Fashion The Ones To Watch

by BTM

Tue, 01 October 2019

german fashions in bahrain

Berlin Fashion Week is less than three months away, coming up from January 13-17 next year. We take a look at three of the young German designers who are setting the runways on fire.

WILLIAM FAN is certainly a name to be reckoned with. Much excitement was generated by his autumn/winter 2019 show which saw models stepping out in a karaoke bar!

A child of both German and Chinese cultures, the designer created his first wardrobe pieces as a teenager and, after studying for a Bachelor of Arts in Fashion Design, went to work with the late Alexander (Lee) McQueen of whom he has said: “I learned to be a perfectionist and to tell stories with my collections.”

He launched his own line at Berlin Fashion Week in 2015 and his pieces are designed to be unisex and characterised by a fusion of European and Asian influences. He travels regularly to Hong Kong and China to source a huge range of materials from the traditional markets and says he is proud to play on his Chinese roots.

ODÉLY TEBOUL is the French designer who founded Berlin-based label Lou De Bètoly just two years ago and this year the brand debuted at the city’s autumn,winter Fashion Week.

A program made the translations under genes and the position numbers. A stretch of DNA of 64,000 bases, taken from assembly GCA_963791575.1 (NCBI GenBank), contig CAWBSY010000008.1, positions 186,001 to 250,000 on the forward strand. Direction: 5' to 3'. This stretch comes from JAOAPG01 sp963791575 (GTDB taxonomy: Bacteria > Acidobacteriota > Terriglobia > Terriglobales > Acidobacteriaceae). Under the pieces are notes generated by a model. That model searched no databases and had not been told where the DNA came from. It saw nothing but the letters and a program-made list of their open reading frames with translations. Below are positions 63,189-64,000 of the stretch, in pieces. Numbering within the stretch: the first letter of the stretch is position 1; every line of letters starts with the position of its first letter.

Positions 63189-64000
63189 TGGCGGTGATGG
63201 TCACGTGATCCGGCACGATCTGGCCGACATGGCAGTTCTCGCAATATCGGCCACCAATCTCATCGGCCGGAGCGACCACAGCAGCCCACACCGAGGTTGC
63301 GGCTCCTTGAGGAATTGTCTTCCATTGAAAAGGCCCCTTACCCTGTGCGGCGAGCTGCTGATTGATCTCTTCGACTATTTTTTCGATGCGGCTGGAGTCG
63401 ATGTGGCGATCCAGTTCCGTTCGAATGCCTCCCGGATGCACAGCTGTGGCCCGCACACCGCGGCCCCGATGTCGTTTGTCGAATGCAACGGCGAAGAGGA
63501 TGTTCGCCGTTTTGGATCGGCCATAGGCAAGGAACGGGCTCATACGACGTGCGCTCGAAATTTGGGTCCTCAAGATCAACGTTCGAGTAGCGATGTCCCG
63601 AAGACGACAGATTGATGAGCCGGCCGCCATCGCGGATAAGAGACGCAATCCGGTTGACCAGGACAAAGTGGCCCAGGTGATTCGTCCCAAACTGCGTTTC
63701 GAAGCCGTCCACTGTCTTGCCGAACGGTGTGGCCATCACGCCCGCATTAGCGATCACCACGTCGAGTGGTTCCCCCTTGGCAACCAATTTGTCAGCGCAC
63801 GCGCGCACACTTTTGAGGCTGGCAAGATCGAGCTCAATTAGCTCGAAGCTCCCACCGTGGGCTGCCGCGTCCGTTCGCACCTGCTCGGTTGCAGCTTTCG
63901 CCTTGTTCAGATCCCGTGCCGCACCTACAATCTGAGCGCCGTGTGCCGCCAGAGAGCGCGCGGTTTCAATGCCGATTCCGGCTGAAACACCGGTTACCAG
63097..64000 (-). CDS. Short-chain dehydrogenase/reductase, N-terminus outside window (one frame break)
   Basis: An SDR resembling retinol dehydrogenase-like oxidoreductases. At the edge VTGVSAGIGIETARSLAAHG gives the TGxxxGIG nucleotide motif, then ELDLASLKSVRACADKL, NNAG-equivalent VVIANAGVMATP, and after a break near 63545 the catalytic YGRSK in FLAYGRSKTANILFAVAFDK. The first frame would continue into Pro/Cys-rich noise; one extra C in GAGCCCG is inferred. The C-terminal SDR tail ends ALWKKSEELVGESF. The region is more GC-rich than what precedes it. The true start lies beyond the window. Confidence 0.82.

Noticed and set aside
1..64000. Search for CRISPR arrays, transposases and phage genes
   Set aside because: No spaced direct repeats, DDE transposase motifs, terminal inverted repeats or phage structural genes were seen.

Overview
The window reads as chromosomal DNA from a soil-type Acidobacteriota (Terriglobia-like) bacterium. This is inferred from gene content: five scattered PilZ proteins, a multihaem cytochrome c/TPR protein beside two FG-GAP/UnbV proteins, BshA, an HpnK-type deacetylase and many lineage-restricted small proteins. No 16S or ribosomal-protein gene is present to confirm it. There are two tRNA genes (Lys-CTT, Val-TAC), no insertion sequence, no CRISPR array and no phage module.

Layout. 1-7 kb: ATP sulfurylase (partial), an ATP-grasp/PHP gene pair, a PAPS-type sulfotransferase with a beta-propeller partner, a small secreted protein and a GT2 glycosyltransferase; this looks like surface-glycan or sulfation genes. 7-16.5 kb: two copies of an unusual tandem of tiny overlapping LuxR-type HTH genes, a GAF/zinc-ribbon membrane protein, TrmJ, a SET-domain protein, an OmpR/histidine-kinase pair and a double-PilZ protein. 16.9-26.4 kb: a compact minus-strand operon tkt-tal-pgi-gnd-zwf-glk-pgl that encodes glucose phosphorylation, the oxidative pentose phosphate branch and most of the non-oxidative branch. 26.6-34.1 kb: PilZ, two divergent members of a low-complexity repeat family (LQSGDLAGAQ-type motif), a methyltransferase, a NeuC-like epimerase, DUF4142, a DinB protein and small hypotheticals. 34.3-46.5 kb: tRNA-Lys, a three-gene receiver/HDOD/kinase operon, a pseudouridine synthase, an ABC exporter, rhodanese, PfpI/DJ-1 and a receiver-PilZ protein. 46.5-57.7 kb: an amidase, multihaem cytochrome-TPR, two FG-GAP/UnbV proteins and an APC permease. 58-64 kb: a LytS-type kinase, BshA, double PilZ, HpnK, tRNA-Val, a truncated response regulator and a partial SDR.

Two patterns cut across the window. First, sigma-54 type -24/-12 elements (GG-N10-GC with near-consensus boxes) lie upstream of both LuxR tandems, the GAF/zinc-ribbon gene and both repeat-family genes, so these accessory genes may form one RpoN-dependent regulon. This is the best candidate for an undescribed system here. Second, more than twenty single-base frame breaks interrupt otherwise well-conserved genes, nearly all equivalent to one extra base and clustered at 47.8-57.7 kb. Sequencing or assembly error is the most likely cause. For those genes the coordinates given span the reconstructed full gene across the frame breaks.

Having been taught to crochet by her mother at the age of five, it’s no surprise that Teboul’s designs draw heavily on needle art with crochet and needlepoint featuring on everything from jeans and mini skirts to boots and bags. 

After and interesting two years spent working with Jean Paul Gaultier, her pieces have a definite couture edge with fantastical combinations of coloured yarns, beads, crystals and figures.
She sources her materials at an eclectic mix of venues from antique lace found in a Parisian flea market to tassels from Rajasthan and, far from fast-fashion, her creations are handcrafted and always different.

german fashions in bahrainBUKI AKOMOLAFE is a German-Nigerian talent who founded her eponymous signature label in 2015. 
Drawing on her African heritage, the brand uses a range of traditional crafting techniques to produce a range of contemporary high-end women’s clothing stamped with hints of androgyny and precise tailoring. Fusing West African techniques with European craftsmanship, the materials used include certified cotton, organic hemp silk and individual African wax prints. Quilting is also a strong theme with pieces added to many of her sharp shirt designs and, adding to the authenticity of her pieces, the quilting is does freehand!